F&Msolicitor refutes Morley criticisms

2 November 2001

F&Msolicitor refutes Morley criticisms

A SOLICITOR who represented farmers resisting the foot-and-mouth cull has hit back at government claims that legal cases contributed to the spread of the disease in 2001.

William Neville, senior partner at Bristol solicitors Burges Salmon which represented nine farmers, said comments by junior DEFRA minister Elliot Morley were "pathetic". He also refuted Mr Morleys claim that the government had won "almost all" its legal battles with farmers.

Mr Neville said MAFF had withdrawn from seven of the nine cases in which his company represented farmers. The ministry lost another outright. All the animals on these farms are still alive and healthy, Mr Neville said. MAFF won the other case and the animals were culled.

Comments pathetic

"His comments are pathetic. I think it is a bit rich for the government to turn around and blame farmers and solicitors for the delay when it is admitting it did not have a key power in place that it required. I never encouraged anybody to do anything. We provided legal advice. I am a lawyer not a campaigner."

In an additional statement Burges Salmon said ministers had had to justify the decision to cull animals on the basis of "reasonable belief" they had been exposed to the virus. The Animal Health Bill takes away that last "check on the powers of the state" and makes it irrelevant whether or not the animals have been exposed to the virus.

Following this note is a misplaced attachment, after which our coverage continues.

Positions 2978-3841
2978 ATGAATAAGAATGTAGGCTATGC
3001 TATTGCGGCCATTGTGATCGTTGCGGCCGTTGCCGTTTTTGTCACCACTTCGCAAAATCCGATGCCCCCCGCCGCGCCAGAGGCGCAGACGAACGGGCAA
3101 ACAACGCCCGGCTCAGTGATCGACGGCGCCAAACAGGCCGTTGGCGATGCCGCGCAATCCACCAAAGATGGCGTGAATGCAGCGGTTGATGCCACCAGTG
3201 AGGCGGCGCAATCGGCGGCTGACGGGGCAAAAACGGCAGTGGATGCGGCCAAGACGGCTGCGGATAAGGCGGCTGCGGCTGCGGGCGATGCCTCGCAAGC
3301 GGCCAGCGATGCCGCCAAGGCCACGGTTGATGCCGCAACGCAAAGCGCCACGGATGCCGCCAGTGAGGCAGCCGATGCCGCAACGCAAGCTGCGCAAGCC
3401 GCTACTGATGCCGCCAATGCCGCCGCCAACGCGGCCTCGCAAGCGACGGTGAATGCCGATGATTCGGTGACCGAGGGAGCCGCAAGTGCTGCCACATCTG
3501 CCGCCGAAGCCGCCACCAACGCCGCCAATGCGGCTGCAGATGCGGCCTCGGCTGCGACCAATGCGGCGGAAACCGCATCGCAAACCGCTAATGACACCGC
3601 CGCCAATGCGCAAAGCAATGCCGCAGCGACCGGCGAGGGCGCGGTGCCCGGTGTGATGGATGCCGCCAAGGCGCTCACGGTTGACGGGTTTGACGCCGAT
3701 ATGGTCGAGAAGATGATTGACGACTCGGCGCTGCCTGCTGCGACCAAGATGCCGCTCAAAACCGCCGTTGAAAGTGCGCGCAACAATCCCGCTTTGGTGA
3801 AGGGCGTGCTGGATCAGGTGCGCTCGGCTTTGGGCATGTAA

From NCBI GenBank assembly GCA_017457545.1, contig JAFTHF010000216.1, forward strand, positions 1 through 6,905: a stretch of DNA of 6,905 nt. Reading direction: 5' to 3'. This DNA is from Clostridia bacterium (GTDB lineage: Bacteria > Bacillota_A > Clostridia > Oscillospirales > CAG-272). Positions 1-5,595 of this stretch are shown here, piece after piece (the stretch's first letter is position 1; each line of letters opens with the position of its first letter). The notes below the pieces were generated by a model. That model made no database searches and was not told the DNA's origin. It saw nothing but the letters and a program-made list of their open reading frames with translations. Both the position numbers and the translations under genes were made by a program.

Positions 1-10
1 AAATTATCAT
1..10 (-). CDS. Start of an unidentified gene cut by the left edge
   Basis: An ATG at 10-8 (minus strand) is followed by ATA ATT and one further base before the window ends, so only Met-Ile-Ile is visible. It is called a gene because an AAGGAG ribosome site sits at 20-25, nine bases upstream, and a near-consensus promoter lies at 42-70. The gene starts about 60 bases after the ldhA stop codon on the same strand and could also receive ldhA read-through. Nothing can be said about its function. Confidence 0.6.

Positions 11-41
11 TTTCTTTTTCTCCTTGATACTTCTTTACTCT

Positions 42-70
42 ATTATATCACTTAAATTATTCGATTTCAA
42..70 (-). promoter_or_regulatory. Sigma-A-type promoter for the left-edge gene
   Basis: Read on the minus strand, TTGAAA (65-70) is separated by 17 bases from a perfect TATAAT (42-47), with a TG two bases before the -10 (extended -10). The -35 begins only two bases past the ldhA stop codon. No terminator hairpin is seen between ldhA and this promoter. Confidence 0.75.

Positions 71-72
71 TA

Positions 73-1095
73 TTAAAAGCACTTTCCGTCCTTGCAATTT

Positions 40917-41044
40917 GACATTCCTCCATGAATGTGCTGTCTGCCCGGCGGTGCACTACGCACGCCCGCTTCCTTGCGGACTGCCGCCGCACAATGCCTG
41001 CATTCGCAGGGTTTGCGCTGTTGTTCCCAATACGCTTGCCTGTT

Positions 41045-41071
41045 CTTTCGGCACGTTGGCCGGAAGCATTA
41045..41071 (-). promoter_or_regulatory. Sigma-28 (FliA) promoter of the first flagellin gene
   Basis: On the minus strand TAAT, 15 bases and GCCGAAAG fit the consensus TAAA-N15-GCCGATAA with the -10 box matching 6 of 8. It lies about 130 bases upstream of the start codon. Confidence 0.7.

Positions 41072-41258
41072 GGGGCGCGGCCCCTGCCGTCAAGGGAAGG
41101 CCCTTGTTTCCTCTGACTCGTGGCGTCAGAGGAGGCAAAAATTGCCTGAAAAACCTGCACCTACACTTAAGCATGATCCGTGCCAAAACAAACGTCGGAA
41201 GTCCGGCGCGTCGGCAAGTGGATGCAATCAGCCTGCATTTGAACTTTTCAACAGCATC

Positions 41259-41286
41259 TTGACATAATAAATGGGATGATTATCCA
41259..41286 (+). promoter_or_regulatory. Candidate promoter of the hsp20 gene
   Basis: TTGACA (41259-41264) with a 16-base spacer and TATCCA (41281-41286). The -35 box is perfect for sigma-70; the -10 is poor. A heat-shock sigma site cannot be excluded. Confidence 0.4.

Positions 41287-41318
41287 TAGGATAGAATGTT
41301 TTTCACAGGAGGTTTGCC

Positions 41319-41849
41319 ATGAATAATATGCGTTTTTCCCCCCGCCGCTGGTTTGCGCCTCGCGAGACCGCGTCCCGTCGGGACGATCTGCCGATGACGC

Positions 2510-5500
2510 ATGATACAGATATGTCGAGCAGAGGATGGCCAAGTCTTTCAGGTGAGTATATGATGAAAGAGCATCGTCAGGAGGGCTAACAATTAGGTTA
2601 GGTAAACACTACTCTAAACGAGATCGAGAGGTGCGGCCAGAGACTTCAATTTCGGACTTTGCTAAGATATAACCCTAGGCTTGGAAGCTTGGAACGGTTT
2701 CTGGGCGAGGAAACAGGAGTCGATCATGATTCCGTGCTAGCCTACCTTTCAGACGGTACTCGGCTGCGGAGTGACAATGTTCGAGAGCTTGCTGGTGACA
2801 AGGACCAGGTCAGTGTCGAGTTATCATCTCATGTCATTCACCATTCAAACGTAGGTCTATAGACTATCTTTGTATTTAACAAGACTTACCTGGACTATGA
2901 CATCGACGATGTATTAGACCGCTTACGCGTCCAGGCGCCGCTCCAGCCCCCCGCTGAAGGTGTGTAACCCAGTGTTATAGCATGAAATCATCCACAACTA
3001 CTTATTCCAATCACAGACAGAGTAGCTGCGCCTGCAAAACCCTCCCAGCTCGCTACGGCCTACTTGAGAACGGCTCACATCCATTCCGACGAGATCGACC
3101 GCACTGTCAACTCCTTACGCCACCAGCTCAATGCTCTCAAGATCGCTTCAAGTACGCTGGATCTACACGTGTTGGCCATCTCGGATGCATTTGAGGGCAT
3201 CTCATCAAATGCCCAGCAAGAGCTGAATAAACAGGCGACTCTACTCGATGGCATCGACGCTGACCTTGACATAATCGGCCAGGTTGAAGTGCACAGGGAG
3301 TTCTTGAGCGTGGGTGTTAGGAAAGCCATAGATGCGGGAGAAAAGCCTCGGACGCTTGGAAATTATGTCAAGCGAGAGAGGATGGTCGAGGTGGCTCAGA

Too much slaughter

It says many people believe too much slaughter was part of the problem. "The result was unacceptable delays in the slaughter of infected animals that were capable of spreading the disease while healthy animals were being slaughtered," the statement said.

Mr Morley had claimed there were a number of instances where disease emerged on farms during the legal action by farmers resisting the cull. There were over 100 court cases in England alone, almost all of which the government won, he claimed.

"In many cases, the delay this caused allowed the disease to spread and more animals were culled than would have been the case," said Mr Morley. &#42

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